Best for lazy cooks
OK, full disclosure: We have a pretty massive crush on Tway. She’s beautiful, fashionable, funny and her food looks *ridiculous*. The Vietnamese influencer makes authentic recipes like bánh cuôn, bò lúc lac and fish sauce chicken wings, but also experiments with fusion dishes like instant ramen spring rolls. So, we definitely don’t mean she is a lazy cook; we’re just saying her vids have a lot to offer, even if you secretly have no intention of cooking any of the recipes you watch. On that note, Tway also uploads a *ton* of mukbang videos (aka the South Korea-born trend of a cooking show host eating a lot of food on camera), where she tries everything from sushi to tacos to Vietnamese snails. Also, if you like fast food reviews and want to know if that new Cheez-It pizza is worth the hype, she’s your girl.
Best for basics and hacks
Tender sushi rice. Homemade tomato sauce. The perfect grilled steak. These are staples that every home cook wants in their arsenal—and Stephen Cusato can help. If you’re aiming to bring out the best in seemingly mundane dishes or ingredients, these videos can give you the tools to do just that. Learn to turn stale bread into fresh breadcrumbs, or how to make fettuccine alfredo with only three ingredients. Want to make flawless pico de gallo on Taco Tuesday? It’s all about your knife skills. And the best corn on the cob really comes down to buying the right produce. Heck, he can even teach you how to build your own vegetable garden.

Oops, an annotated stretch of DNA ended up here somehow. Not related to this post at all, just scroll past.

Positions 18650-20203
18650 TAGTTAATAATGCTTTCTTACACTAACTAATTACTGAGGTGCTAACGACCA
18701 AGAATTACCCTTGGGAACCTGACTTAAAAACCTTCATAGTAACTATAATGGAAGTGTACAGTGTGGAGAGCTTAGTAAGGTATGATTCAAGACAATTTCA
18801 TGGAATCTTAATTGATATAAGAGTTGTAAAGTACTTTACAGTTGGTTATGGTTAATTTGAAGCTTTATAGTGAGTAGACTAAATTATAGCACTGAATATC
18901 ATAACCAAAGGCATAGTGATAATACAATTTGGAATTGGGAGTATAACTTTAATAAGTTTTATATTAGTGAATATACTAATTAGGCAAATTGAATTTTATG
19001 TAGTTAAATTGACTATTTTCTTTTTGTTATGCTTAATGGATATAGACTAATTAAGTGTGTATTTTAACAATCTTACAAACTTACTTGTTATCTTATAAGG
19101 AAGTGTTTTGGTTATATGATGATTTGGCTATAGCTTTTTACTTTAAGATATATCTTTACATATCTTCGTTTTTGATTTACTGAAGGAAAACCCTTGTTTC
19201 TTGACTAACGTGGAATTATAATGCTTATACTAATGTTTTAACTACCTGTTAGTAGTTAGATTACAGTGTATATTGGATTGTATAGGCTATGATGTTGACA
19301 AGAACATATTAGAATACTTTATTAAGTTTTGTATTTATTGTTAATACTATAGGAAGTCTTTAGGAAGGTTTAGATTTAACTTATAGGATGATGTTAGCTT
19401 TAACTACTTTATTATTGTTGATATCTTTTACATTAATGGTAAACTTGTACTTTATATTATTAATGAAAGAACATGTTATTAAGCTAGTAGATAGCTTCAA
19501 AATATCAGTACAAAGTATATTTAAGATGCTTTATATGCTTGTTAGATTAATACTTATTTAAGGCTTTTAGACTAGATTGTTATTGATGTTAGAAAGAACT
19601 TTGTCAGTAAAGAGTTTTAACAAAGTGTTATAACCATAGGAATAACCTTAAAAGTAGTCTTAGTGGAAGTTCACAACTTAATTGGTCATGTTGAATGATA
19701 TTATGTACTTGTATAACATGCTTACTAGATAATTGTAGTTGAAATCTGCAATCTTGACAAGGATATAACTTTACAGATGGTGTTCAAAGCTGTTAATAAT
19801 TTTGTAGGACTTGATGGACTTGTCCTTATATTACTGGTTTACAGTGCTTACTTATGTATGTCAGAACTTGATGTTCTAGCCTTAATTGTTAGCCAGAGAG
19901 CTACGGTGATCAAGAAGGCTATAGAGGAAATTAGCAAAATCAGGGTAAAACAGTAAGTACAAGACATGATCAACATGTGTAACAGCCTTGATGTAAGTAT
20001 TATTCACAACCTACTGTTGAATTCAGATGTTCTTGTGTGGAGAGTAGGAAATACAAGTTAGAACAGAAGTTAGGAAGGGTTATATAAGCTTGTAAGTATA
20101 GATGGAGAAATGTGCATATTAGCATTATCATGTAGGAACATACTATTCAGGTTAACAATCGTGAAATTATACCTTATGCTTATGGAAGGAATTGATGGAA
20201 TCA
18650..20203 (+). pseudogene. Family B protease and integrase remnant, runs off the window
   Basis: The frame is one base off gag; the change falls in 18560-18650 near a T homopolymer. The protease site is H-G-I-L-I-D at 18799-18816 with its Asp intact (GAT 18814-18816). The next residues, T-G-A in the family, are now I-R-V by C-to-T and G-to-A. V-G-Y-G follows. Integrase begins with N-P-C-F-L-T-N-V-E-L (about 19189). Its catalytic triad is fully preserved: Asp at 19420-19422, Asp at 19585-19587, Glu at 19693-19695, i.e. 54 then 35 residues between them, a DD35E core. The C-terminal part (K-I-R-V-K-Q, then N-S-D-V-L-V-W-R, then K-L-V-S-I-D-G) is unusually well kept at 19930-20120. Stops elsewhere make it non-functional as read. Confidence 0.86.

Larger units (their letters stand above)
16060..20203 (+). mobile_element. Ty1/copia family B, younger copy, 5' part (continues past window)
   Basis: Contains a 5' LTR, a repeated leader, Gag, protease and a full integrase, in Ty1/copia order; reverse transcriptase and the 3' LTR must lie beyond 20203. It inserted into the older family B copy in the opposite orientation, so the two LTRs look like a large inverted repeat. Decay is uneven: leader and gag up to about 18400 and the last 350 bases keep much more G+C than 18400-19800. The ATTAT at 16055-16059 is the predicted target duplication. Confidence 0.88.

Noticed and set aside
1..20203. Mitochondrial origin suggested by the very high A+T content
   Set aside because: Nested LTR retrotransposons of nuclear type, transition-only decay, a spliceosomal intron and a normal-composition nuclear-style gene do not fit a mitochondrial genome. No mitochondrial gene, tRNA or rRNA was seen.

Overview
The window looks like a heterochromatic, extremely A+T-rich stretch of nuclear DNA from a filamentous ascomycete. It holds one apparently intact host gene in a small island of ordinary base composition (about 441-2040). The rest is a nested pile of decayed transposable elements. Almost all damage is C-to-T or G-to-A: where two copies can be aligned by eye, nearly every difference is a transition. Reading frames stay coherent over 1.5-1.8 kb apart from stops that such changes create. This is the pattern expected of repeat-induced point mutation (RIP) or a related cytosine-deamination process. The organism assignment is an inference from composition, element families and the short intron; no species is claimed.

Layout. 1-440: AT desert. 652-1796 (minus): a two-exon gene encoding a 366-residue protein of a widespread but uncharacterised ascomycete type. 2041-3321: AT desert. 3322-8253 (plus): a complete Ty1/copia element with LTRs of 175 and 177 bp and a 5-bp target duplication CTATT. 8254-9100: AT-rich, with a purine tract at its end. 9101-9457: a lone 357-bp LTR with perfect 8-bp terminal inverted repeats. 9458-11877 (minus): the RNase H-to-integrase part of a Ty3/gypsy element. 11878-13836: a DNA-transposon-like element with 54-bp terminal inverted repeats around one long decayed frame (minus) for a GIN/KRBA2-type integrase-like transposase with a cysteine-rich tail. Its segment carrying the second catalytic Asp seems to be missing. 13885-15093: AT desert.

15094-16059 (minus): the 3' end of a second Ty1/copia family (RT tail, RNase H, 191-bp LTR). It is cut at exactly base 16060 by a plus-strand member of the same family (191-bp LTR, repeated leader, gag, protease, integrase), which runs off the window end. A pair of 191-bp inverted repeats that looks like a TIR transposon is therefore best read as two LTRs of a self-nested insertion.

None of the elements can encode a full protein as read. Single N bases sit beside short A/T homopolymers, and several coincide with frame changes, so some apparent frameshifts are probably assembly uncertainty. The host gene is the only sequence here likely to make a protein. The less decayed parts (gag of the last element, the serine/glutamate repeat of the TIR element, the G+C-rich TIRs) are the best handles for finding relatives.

Best for junk food junkies
There’s no doubt this guy can cook. We love his four-ingredient gnocchi tutorial, his guide to cooking consistently juicy chicken breast and holy crap, does his focaccia look off the charts. But the devil on our shoulder is always making us click on his fast food copycat recipes. Imagine if you could make a McDonald’s McGriddle at home. Or Cinnabon cinnamon rolls. How about Olive Garden breadsticks? Weissman’s “But Better” series features iconic menu items from fast food, fast casual and chain restaurants, along with his attempts at recreating them to a tee. He even made Doritos, guys. He’s smart, funny and a lil’ nerdy in the best way.